BAGHDAD Iraq's chief spokesman acknowledged differences with the U.S. over a proposed long-term security agreement and pledged Sunday that the government will protect Iraqi sovereignty in ongoing talks with the Americans.
Australia became the latest member of the U.S.-led coalition to pull combat soldiers from Iraq, fulfilling an election promise that helped sweep Prime Minister Kevin Rudd to power in November.
Opposition has been growing in Iraq to the proposed security pact with the U.S., which will replace the current U.N. mandate and could provide for a long-term American military role in this country.
Much of the opposition comes from anti-American Shiite cleric Muqtada al-Sadr, but statements critical of the deal have also been issued by mainstream Sunni and Shiite figures who fear it will undermine Iraqi sovereignty.
Chief government spokesman Ali al-Dabbagh said the Iraqi negotiators have a "vision and a draft that is different" from the Americans but that the talks, which began in March, were still in an early stage.
"There is great emphasis by the Iraqi government on fully preserving the sovereignty of Iraq in its lands, skies, waters and its internal and external relations," al-Dabbagh said. "The Iraqi government will not accept any article that infringes on sovereignty and does not guarantee Iraqi interests."
U.S. officials have refused to comment on the talks until they are complete but have insisted they are not seeking permanent bases. The agreement is to replace a U.N. mandate for U.S.-led forces that expires at the end of the year.
President Bush and Iraqi Prime Minister Nouri al-Maliki said they were hoping to finish the negotiations by July to allow time for the Iraqi parliament to sign off on the deal.
But Iraqi officials said last month that talks were unlikely to wrap up by July because of wide differences over several issues, including immunity enjoyed by U.S. troops from prosecution in Iraqi courts and rules governing U.S. military operations.
In recent weeks, Iraqi forces have taken the lead in operations against Al-Qaida in Iraq and other Sunni militants in the northern city of Mosul and against Shiite militias in southern Basra and in the Shiite district of Sadr City in Baghdad.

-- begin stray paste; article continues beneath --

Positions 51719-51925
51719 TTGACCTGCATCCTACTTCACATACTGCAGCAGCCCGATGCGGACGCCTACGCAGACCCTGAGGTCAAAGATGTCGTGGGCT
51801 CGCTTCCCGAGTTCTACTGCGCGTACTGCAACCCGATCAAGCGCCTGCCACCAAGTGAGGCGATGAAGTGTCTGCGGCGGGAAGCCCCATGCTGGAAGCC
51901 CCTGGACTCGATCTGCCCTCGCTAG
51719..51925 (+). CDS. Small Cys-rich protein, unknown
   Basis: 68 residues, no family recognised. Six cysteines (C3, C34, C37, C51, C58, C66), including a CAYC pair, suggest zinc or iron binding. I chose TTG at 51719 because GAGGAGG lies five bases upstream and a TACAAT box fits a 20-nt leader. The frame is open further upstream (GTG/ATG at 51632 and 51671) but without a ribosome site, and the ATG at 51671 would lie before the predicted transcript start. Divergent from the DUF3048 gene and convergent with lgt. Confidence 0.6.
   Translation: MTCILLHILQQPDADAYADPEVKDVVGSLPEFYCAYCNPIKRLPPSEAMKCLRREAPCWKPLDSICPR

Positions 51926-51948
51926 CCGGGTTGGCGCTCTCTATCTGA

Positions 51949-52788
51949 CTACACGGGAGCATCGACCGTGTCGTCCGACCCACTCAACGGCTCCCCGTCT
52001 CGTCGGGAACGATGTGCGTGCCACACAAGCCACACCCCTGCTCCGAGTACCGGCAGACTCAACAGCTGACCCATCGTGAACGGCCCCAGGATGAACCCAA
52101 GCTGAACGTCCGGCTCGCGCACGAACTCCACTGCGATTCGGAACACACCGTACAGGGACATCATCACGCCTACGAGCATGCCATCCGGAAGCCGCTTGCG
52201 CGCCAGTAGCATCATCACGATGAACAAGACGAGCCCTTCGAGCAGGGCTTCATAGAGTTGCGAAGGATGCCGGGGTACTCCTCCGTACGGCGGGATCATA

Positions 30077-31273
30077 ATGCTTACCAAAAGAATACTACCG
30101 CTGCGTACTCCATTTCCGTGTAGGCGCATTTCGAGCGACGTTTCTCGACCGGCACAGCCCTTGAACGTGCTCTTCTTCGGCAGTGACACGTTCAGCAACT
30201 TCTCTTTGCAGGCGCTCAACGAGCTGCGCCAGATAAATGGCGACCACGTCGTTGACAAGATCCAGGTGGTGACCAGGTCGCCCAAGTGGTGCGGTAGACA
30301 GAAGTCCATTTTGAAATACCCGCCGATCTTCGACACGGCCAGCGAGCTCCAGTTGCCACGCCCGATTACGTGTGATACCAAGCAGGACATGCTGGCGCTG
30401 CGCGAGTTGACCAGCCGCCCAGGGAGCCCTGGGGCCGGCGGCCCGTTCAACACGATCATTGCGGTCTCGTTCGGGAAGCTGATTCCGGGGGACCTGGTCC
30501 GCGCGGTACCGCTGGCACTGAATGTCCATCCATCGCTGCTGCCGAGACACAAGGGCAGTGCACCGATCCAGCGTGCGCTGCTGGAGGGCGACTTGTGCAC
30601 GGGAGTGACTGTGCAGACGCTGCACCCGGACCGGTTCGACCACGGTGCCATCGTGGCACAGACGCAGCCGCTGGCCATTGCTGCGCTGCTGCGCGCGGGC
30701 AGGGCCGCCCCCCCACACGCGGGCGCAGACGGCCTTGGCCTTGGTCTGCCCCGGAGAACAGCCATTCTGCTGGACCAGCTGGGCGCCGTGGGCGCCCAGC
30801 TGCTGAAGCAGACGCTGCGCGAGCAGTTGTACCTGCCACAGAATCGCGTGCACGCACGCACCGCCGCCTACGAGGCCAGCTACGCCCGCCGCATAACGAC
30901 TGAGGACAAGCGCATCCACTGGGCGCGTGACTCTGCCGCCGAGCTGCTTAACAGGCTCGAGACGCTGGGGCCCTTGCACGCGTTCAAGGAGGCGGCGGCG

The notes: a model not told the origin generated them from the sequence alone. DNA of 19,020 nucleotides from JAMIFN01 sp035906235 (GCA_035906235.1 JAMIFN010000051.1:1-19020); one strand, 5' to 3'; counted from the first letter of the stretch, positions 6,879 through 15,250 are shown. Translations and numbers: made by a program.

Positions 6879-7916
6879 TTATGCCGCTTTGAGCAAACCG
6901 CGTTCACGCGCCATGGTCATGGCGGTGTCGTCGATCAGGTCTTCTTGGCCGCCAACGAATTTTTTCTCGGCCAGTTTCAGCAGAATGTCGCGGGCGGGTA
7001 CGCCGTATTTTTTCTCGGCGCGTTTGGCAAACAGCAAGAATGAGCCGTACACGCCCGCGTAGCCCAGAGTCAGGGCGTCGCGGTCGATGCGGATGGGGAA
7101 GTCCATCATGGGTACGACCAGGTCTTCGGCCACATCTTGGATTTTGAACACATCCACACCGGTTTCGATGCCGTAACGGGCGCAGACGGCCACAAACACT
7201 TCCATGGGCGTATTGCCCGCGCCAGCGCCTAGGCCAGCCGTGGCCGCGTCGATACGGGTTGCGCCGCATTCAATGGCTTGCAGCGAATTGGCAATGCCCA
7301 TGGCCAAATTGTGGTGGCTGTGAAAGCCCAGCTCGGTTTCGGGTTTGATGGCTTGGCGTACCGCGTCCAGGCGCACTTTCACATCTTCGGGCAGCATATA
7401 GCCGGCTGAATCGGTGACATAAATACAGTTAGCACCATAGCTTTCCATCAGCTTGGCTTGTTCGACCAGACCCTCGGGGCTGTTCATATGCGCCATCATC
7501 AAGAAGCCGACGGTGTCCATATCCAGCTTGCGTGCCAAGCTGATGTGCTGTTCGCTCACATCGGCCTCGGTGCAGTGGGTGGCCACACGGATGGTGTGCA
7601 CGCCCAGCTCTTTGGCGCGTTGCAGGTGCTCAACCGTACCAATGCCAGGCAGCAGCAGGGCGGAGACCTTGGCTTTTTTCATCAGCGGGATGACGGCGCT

But the government appears to be following a policy of negotiating with militants a strategy that calmed the situation in the three cities but probably enabled some hardliners to slip away to fight another day.
During a press conference Sunday, Foreign Minister Hoshyar Zebari, a Kurd, spoke out in favor of the U.S.-Iraq security agreement, saying Iraq's forces still needed the support of the U.S.-led coalition.
"Our forces and capabilities haven't reached the level of self-sufficiency," Zebari said at a joint news conference with visiting French Foreign Minister Bernard Kouchner. "We need this strategic security agreement ... for the time being. But this is not open-ended."
At the same time, the U.S. command is facing a dwindling coalition of allied countries that provide combat power in Iraq.
Australia, one of the first countries to commit troops to the Iraq war five years ago, ended its combat mission here Sunday and began sending its 550 combat troops home. A few hundred others will remain to train the Iraqis and protect Australian diplomats, officials said.
Rudd, the new prime minister, has said the Iraq mission had made Australia more of a target for terrorism and had promised to bring home his country's combat soldiers by the middle of this year. "We have to praise the role of the Australian troops in stabilizing the security situation in the province through their checkpoints on the outskirts of the city," said Aziz Kadim Alway, the governor of Dhi Qar province where most of the troops were based.
The Iraqi government already has assumed security responsibilities for the Shiite-dominated province, which includes the volatile city of Nasiriyah. But the Australians had remained there in case the Iraqis needed help in maintaining order.
American troops will temporarily take over those responsibilities, the U.S. command said.
The Australians had "successfully accomplished their mission" and their contributions "assisted in the stabilization and development of Iraq," U.S. military spokesman Col. Bill Buckner said in a statement.
Britain transferred security responsibilities for the main southern province of Basra last year and pulled its 4,000 soldiers back to the Basra airport last year. Britain suspended plans to remove another 1,500 troops after fighting broke out in Basra in March.
The Poles have also announced they will withdraw some of their 900 soldiers from Iraq by the end of October.
Meanwhile, an American soldier was killed Sunday by an armor-piercing roadside bomb in northeastern Baghdad, the military said. No further details were released.
A car bomb exploded Sunday in a parking lot across the street from the Iranian Embassy, killing at least two civilians and wounding five people, including three embassy guards.
Elsewhere in the capital, a senior police official was wounded and a traffic cop was killed when a bomb stuck to the official's car exploded in a busy intersection.
Two civilians also were killed in separate roadside bombs Sunday near Baqouba, northeast of Baghdad. A policeman and a civilian were injured when a roadside bomb targeted a police patrol in Mosul, an official of the provincial operations center said.
The violence was reported by officials who spoke on condition of anonymity because they weren't authorized to release the information.
Two U.S. soldiers were injured when their helicopter crashed Sunday south of Baghdad, the military said. The military said the crash was being investigated but appeared to be due to mechanical failure.
Associated Press writers Sameer N. Yacoub and Bushra Juhi contributed to this report.